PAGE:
inform buildings around the world, including schemes built by the French in Algeria in the
years before independence. Attia’s reconstruction of this architecture using the North African
staple of couscous – a highly unstable material – is a subtle gesture of reappropriation.

The Danish artist Kenneth A. Balfelt creates what he calls ‘functional art’, works in which art
is used to develop new situations in society, and which have often involved people at the
social margins including the homeless and drug addicts. For this exhibition Balfelt has
worked on facilities for socially vulnerable people in Enghave plads, a square in the
Vesterbro district of Copenhagen. In collaboration with the ‘beer drinkers’ in the square – and
with the help of local organisations – he is creating a space which the former can share with
so-called ‘normal’ people. The work is an ongoing investigation, and will result in a public
space equipped with furniture and facilities that can be used 24/7.

Another approach to hospitality is visible in the video Home 2, in which the Swiss artist Olaf
depicts the world tour of a traveller from the West, taking in Japan, Papua New
Guinea and Ghana. The traveller makes absurd efforts to become the ‘other’ that he meets,
in a satire on the western romantic look at non-western societies. Breuning is also
represented in the exhibition by sculptural works, including The Humans, a group of six large
figurative sculptures in marble and bronze that are displayed in the courtyard, and which
represent a satirical account of evolution and primitive life. Breuning often uses a playful
perspective to portray his subjects, yet behind it lies a web of social analysis and multiple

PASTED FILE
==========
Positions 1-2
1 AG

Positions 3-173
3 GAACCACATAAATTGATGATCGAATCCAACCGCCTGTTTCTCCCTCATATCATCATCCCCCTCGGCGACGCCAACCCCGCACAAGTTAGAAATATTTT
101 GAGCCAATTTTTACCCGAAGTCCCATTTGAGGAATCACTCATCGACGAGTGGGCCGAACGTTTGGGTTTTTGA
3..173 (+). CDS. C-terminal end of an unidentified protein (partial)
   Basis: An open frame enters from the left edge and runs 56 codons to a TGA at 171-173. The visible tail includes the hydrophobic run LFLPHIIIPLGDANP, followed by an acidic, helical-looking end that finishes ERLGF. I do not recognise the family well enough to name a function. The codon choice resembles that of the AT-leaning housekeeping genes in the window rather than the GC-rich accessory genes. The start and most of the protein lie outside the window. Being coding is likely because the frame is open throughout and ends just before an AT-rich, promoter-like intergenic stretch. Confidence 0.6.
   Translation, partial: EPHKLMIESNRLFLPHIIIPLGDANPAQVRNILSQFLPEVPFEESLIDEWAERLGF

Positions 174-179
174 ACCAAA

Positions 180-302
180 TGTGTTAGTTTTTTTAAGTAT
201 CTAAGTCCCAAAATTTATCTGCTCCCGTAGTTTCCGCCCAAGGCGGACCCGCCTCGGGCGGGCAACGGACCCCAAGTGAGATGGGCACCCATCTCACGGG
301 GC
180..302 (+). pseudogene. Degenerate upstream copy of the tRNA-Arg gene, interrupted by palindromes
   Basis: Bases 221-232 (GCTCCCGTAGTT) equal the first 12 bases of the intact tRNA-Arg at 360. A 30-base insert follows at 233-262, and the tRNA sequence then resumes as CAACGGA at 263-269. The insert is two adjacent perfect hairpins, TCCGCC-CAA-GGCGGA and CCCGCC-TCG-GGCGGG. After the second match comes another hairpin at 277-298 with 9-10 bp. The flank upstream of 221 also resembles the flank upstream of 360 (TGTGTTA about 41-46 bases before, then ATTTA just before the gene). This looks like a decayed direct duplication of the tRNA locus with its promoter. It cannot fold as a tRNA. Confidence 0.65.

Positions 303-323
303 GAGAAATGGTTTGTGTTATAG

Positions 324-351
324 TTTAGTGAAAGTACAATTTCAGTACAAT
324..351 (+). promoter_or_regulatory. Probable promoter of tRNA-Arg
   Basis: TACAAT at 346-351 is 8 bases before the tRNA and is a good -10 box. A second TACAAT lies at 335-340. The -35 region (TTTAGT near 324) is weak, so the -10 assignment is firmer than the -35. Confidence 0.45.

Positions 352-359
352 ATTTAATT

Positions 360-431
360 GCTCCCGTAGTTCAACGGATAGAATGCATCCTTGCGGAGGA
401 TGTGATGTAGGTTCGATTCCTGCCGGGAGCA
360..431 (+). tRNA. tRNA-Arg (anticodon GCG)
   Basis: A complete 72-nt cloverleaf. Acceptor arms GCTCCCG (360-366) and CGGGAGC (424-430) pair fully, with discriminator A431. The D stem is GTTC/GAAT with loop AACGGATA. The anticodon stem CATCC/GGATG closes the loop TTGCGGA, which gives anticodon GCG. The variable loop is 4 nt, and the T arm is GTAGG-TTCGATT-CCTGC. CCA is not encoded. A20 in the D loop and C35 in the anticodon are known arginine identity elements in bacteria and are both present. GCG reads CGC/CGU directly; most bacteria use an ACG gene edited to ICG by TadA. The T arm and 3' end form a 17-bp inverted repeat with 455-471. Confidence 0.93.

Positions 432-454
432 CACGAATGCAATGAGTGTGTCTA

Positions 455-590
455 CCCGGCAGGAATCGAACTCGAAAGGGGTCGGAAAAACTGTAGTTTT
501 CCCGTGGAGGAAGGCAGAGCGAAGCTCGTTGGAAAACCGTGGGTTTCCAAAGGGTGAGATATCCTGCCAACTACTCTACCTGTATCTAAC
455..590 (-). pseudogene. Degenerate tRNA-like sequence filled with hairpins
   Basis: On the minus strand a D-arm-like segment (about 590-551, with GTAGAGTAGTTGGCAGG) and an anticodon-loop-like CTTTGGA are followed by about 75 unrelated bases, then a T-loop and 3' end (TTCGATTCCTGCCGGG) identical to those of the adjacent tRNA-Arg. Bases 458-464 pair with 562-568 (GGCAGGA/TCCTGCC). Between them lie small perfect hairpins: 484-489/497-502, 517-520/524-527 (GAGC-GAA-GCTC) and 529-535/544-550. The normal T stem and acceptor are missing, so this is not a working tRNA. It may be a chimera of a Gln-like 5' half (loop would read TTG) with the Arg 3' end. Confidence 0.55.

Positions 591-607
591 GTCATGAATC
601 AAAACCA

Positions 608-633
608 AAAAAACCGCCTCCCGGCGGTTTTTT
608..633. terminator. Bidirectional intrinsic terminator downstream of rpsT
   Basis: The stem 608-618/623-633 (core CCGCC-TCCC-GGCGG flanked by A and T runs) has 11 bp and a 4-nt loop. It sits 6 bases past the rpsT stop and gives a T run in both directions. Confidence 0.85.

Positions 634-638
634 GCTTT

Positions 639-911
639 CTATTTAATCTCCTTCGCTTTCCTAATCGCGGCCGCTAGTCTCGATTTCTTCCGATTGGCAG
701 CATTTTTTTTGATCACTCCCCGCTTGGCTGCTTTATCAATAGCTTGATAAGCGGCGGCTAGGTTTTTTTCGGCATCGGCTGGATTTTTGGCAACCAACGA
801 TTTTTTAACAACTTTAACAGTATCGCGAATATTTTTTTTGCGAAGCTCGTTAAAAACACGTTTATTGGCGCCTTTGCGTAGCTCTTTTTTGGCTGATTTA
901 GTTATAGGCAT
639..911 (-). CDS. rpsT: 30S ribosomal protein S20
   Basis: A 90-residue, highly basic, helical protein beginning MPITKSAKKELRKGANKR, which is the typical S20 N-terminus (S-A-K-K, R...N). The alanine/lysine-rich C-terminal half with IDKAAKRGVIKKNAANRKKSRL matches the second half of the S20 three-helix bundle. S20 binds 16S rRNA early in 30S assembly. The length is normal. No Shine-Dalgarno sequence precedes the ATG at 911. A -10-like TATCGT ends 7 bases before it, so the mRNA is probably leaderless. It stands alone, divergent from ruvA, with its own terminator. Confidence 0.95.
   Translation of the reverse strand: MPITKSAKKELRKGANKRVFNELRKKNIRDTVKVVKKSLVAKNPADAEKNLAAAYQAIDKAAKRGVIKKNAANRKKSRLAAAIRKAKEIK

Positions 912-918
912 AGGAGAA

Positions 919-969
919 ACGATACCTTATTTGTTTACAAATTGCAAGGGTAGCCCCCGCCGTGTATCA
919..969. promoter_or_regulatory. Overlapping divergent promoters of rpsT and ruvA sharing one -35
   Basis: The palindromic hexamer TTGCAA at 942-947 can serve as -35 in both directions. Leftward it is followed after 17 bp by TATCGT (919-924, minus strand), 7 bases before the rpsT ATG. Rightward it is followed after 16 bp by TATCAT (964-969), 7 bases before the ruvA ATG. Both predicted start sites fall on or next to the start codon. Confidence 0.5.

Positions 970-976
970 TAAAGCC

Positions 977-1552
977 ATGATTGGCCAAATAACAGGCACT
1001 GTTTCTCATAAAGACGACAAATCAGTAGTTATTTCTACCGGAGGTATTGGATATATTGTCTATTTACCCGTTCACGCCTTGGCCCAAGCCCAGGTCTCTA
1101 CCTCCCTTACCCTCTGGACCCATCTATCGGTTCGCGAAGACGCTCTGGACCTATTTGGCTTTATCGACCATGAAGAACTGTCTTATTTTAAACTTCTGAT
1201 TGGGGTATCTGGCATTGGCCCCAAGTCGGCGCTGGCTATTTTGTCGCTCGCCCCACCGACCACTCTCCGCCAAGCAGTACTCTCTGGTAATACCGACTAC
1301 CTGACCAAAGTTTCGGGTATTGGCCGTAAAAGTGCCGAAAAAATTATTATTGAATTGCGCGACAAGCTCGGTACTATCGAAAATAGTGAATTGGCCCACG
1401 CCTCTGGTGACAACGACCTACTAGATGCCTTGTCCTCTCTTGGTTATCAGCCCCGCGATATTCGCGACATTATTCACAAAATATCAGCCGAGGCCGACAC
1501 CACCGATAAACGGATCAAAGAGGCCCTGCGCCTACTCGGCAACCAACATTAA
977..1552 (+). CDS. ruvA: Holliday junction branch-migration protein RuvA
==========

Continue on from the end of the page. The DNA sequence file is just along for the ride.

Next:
In the paintings of Danish artist Mie Mørkeberg the domestic sphere becomes a stage for
uncanny psychological experiences. Home is staged as a Biedermeier set, and evokes
feeling of uncertainty or fear. The starting-point for the new wall painting that the artist has
made at Kunsthal Charlottenborg is an ordinary living room with old-fashioned furniture and
bric-a-brac, but one which contains traces of other worlds. Any place acquires an identity
through performative actions, and in the case of Mørkeberg the imperative to escape
becomes the beginning of something new.
Notions of hospitality are usually associated with people, while material objects are left out,
but the Nigerian artist Otobong Nkanga has a sharp focus on the materiality of life. The
Taste of a Stone, which Nkanga has made for the exhibition, is a work in a number of
chapters. The first chapter centres on a curious stone, and operates as an introduction, while
also suggesting the particular hospitality of places of worship.
The other chapters arerepresented in five short videos which tell different stories connected with the stone: stories
of love, rejection, fear, submission and dependence. These videos are presented on
monitors scattered within an architectural installation made from wood, glass and marble, a
structure which functions like a brain – a container of memories.

Nigerian photographer George Osodi was invited to stay with three different families in
Denmark, who opened their doors as part of the hospitality network New Life Copenhagen.
The latter was created by the art collective Wooloo to host activists during the UN Climate
Summit in Copenhagen in 2009, and is now an ongoing project. During his stay Osodi made
a photo essay documenting the life of the families that housed him, a work that is realised as
three slide projections. It is still in question whether the artist himself will be allowed to enter